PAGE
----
The DX was a lighter version of the classic DMX drum machine. In fact its look, features and programming method are basically the same as the DMX. The DX has individual tuning knobs for the drum tones and an external trigger input. Its sounds are sampled recordings of actual instruments. Both drum machines have a number of human like feel effects such as a great swing function, rolls, flams and other weird time signatures and grooves. Best of all it's easy to operate. There are also 6 individual outputs like the DMX for easing studio use.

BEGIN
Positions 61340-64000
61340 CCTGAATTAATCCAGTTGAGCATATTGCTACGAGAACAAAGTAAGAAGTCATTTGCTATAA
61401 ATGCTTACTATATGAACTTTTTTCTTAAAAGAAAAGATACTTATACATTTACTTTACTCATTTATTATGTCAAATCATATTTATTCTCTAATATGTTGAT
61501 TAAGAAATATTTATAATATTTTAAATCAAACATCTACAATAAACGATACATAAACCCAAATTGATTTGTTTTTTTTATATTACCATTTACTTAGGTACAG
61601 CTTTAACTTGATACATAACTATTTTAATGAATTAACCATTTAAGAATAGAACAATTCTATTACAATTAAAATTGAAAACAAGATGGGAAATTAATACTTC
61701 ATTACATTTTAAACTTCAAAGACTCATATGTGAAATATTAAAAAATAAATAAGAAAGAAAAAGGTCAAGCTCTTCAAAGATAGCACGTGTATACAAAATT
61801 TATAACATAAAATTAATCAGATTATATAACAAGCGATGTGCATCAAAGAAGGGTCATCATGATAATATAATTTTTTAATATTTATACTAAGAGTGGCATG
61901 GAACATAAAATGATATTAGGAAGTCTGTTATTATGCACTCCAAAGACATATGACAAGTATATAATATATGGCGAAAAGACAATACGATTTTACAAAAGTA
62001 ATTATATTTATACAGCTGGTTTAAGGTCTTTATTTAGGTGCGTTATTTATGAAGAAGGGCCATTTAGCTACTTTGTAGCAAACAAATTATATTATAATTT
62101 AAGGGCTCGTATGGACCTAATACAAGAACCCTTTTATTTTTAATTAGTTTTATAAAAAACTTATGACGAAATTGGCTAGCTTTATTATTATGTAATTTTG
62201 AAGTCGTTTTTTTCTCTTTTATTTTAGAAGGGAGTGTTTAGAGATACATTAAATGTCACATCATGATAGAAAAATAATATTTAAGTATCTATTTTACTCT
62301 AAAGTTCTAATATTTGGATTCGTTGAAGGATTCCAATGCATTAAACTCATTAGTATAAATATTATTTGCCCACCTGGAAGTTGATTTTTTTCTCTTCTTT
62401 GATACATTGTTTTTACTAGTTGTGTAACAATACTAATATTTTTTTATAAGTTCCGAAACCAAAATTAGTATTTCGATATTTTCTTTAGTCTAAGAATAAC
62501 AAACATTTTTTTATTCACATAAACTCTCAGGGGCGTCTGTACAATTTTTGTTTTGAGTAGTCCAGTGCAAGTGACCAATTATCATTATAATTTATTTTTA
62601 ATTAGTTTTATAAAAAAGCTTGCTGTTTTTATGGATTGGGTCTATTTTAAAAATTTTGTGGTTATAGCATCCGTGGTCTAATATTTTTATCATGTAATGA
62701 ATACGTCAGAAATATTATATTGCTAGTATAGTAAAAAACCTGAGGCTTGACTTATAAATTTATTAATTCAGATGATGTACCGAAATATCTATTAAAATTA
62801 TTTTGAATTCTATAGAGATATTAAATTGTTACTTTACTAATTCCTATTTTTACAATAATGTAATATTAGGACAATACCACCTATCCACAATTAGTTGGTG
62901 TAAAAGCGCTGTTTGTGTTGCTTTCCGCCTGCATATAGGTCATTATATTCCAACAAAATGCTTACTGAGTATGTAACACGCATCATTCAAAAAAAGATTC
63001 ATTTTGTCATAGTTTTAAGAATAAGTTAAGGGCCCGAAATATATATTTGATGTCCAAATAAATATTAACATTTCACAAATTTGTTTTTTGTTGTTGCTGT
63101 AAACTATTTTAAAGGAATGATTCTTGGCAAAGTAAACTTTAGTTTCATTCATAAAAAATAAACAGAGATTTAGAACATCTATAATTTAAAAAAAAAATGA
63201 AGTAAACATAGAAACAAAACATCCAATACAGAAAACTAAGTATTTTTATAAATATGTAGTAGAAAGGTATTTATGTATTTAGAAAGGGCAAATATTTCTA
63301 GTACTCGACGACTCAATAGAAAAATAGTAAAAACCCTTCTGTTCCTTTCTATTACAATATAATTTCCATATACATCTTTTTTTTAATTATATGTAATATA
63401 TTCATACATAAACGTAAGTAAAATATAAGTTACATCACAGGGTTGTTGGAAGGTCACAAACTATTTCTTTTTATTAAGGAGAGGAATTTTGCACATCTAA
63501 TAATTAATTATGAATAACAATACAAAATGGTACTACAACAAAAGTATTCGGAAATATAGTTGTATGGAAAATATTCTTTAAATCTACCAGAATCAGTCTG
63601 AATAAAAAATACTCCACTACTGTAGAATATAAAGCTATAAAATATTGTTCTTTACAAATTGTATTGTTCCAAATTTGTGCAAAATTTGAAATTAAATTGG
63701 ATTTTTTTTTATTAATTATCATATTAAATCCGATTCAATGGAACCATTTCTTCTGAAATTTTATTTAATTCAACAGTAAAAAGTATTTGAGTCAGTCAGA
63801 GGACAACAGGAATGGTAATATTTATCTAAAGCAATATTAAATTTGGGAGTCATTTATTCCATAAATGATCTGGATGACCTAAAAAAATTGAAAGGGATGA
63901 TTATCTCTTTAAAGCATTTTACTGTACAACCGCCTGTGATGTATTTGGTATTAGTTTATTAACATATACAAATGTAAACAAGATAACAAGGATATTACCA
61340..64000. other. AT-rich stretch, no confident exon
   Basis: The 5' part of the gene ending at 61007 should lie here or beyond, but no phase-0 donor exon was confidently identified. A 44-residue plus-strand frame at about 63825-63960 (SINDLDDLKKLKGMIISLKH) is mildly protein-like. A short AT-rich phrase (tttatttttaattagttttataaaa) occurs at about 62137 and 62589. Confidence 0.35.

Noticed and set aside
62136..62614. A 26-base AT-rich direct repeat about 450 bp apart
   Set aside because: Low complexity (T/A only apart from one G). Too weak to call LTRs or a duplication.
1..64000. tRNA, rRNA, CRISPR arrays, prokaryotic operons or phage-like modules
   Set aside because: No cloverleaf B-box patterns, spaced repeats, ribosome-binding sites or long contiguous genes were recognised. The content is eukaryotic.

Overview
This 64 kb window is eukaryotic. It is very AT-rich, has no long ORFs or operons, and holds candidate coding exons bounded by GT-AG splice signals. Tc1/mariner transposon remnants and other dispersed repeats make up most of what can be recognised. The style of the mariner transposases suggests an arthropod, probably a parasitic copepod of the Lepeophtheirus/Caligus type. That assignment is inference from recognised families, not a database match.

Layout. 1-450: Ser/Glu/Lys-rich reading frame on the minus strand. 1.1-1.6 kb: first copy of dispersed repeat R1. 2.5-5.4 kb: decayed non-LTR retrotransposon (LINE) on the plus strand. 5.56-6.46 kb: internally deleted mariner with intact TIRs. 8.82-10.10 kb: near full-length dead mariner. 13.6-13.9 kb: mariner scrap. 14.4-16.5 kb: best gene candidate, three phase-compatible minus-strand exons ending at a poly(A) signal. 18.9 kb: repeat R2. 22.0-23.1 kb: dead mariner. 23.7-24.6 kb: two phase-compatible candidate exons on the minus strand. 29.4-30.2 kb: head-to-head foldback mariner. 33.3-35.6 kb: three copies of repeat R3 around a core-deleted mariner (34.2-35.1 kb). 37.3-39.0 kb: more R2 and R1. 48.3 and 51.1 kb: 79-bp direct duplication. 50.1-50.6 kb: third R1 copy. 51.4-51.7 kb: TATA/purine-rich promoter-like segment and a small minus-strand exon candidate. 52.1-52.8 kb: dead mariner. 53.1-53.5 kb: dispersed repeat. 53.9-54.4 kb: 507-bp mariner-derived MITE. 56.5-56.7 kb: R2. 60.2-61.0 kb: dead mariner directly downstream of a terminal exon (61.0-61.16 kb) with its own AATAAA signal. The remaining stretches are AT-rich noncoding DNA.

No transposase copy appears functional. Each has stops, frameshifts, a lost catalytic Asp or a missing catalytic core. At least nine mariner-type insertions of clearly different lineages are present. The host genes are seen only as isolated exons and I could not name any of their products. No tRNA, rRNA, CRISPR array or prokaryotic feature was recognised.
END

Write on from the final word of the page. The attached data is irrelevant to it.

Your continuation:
Introduced in 1983, the Oberheim DX was a slightly stripped down version of the DMX, available at a list price of US$1,395. The look and feel of the machine was similar to that of the DMX, but it only featured 18 sounds instead of 24; allowed for 6-sound polyphony instead of 8; had a 4-digit, 7-segment display instead of a 16-character alphanumeric display; and had fake plastic wood instead of walnut. Additionally, the voices were stored on EPROMs directly on the circuit board instead of removable voice cards. The Midi DX model added MIDI support from the factory. Later a newer model the Stretch DX was launched which expanded the possibilities even more.